Understanding Japanese Crochet symbols – A Simple Guide

Japanese crochet

Crocheting is one of the most popular crafts there is because there are so many different styles and design aspects that can be worked in to a piece. One of the most intriguing is the Japanese crochet. Unlike the English crochet patterns, which use words and abbreviations for their instructions, Japanese crochet patters use images and symbols, which can be overwhelming at first glance.
If you’re like me, you leafed through a book of Japanese crochet patterns and were in awe over the designs, details and complexity of the finished product. Then you saw the pattern and slammed the book shut, knowing that there was no way you could ever figure out the Japanese crochet symbols. Sound familiar?

While it’s true that the patterns for this intriguing type of crocheting are nothing like the English crochet patterns, you can learn to read them; and learn to read them enough to complete a stunning finished product.

Working “In The Round”

Japanese patterns are often worked “in the round”, meaning that your crocheting will be worked in a circle, rather than in a side by side fashion, such as when you make an afghan. The pattern will start in the middle with the foundation chain and work its way out, showing each identical stitch that the project calls for. This allows the making of three dimensional products, like the popular Amigurumi. Amigurumi’s are little stuffed animals that are tightly crocheted, using small hooks, so that the stuffing can’t be seen. These are by far the most popular project in Japanese crocheting.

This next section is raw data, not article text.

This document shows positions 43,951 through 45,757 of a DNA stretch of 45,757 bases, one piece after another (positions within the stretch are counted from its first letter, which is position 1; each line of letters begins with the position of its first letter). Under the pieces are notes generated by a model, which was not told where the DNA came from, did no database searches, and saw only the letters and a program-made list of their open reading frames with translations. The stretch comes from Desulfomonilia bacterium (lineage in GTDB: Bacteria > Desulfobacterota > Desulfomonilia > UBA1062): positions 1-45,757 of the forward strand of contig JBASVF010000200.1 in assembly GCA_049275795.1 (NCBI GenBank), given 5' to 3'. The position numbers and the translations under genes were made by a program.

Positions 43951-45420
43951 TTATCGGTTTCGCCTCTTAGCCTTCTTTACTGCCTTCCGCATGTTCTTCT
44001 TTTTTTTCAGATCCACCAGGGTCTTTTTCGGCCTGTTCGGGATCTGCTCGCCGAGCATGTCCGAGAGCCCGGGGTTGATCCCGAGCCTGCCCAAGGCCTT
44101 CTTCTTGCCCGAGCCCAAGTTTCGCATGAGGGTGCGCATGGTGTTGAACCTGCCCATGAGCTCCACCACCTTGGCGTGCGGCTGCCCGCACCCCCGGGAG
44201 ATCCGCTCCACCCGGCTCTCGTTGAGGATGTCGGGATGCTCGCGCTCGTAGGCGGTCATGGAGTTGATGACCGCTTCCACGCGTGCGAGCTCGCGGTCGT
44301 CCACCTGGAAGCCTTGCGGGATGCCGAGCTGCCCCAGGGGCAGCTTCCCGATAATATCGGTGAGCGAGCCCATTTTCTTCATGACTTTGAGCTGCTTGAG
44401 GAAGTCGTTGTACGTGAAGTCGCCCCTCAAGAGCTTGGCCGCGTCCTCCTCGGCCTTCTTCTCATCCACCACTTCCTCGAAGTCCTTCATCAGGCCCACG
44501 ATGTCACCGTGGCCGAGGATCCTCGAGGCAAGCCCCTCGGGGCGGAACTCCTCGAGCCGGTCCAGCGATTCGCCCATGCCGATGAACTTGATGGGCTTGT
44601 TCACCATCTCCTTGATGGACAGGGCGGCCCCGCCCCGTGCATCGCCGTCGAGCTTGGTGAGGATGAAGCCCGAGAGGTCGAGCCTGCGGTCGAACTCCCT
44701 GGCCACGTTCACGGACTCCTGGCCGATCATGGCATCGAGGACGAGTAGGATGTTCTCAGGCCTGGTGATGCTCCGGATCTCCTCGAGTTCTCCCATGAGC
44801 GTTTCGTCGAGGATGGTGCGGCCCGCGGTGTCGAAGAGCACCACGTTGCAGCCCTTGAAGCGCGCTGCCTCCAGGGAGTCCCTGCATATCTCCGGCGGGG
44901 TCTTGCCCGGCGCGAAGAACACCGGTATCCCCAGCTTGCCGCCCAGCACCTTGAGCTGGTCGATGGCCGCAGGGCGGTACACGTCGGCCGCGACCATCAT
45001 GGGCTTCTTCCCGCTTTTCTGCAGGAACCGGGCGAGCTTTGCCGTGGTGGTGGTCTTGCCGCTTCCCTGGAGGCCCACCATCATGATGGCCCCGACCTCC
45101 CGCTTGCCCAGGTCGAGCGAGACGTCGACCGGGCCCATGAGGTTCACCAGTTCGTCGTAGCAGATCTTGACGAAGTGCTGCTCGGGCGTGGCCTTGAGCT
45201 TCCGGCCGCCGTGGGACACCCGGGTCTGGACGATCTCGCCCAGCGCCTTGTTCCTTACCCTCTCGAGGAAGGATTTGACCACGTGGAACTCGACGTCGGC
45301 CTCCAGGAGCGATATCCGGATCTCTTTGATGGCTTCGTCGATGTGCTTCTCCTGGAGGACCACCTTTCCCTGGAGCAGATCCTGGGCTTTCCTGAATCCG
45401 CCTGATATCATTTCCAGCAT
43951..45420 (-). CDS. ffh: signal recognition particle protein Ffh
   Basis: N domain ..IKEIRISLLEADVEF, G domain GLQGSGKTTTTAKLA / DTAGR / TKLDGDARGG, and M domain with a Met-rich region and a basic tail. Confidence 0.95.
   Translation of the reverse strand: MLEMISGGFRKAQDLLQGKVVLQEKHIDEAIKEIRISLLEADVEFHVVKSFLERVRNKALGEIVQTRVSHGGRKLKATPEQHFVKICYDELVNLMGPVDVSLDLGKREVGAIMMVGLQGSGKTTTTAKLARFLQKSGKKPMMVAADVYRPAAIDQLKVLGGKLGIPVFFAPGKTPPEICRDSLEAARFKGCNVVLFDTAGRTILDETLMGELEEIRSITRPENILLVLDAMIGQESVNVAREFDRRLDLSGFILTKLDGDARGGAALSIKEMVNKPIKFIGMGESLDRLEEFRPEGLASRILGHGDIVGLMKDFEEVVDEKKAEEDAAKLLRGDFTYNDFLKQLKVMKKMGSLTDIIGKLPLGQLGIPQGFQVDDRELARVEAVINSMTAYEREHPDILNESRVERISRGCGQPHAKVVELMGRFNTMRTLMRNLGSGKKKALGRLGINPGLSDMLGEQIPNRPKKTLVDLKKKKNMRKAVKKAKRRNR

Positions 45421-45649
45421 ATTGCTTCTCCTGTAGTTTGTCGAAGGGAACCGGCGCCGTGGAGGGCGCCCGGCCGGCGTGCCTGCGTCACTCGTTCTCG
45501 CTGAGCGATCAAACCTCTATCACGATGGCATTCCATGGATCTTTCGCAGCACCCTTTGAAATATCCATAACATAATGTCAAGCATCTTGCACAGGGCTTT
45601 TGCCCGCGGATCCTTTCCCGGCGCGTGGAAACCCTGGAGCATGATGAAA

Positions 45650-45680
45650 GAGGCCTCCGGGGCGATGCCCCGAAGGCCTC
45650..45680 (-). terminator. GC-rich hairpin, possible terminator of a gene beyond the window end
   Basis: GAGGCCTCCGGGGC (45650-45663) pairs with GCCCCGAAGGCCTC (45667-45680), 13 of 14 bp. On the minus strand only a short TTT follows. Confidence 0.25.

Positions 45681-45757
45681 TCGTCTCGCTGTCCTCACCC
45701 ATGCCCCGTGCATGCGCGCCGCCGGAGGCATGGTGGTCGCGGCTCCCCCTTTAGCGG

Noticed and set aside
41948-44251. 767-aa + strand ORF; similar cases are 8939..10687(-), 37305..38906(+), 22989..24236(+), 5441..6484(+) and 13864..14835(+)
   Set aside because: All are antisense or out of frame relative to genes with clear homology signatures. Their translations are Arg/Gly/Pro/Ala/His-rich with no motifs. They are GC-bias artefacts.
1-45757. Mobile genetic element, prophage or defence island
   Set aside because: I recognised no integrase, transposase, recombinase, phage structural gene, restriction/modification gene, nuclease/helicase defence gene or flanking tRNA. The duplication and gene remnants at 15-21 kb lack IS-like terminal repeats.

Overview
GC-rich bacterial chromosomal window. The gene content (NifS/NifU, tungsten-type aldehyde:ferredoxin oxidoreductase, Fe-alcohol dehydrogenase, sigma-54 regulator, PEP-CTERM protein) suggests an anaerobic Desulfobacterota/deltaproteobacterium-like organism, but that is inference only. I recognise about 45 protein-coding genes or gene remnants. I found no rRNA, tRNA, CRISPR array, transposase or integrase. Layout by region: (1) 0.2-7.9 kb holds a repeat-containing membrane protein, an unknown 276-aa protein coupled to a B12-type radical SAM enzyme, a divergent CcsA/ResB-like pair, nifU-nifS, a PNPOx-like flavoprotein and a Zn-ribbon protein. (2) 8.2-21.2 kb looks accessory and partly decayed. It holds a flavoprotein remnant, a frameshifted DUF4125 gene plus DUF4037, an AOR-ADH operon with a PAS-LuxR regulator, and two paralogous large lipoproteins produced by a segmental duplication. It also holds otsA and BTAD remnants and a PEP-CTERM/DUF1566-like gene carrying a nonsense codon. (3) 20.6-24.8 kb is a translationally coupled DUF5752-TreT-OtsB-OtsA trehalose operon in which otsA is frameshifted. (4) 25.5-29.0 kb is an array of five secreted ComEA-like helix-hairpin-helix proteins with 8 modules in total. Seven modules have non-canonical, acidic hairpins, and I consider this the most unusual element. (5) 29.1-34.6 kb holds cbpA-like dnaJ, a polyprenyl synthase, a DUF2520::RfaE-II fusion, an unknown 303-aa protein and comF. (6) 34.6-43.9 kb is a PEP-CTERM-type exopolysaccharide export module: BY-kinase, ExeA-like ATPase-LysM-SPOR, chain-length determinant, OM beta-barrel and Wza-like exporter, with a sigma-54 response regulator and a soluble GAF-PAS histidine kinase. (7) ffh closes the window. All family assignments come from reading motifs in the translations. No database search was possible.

Japanese Crochet Symbols and what they mean

English patterns are pretty straight forward in their instructions and while it doesn’t look like Japanese crochet patterns are, once you understand what you are looking at, you will see that the instructions truly are as straight forward as their English counterparts. Learning the Japanese crochet symbols will make it easy for you to read a pattern as your smart brain will automatically see the symbol and convert it to words that will make sense.

Open Ended Oval – The opened ended oval indicates that a chain stitch should be made. Each symbol is one chain stitch.
Filled Oval – A filled oval is a slip stitch.

X (sometimes +) – The X symbol will sometimes be portrayed as a + symbol, but both mean the same. Whenever you see a X or + you should do a single crochet stitch.

T (and slants to the T) – A tall T in a pattern stands for a half double crochet stitch. When you start seeing slants bisecting the T, you will know that you are jumping to a different stitch. One slant is the double crochet, two slants is for the treble crochet stitch, three slants for the double treble and four slants for the triple treble stitch. Each symbol represents on stitch of the pattern.

When you see two or more of the symbols connected in a V pattern, you will know to increase. You would simply work the same amount of stitches that there are symbols. The same is true for decreasing, where an upside down “V” is the symbol to decrease.
You will often see Japanese writing but don’t worry, rarely do you actually need to be able to read Japanese in order to complete one of the patterns. The most common you will see are:

Numbers – Either telling you what page to go to, how much yarn to use, or other pertinent information.

Japanese Numbers


Material – The material that the pattern recommends you to use will almost always be in Japanese unless the pattern has been translated to English. Use this chart to easily translate the material yourself.

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One Comment

  1. Hi! I find your tutorial about japanese crochet symbol very helpful. I understand that when there is a slip stitch followed by arrow symbol, it means to end off and carry yarn over, make another slip stitch and continue to crochet. I don’t know when I join sleeves to body using slip stitch, back stitch or chain stitch seaming, should I hide the carry over yarn? Please help me. Thanks a lot.

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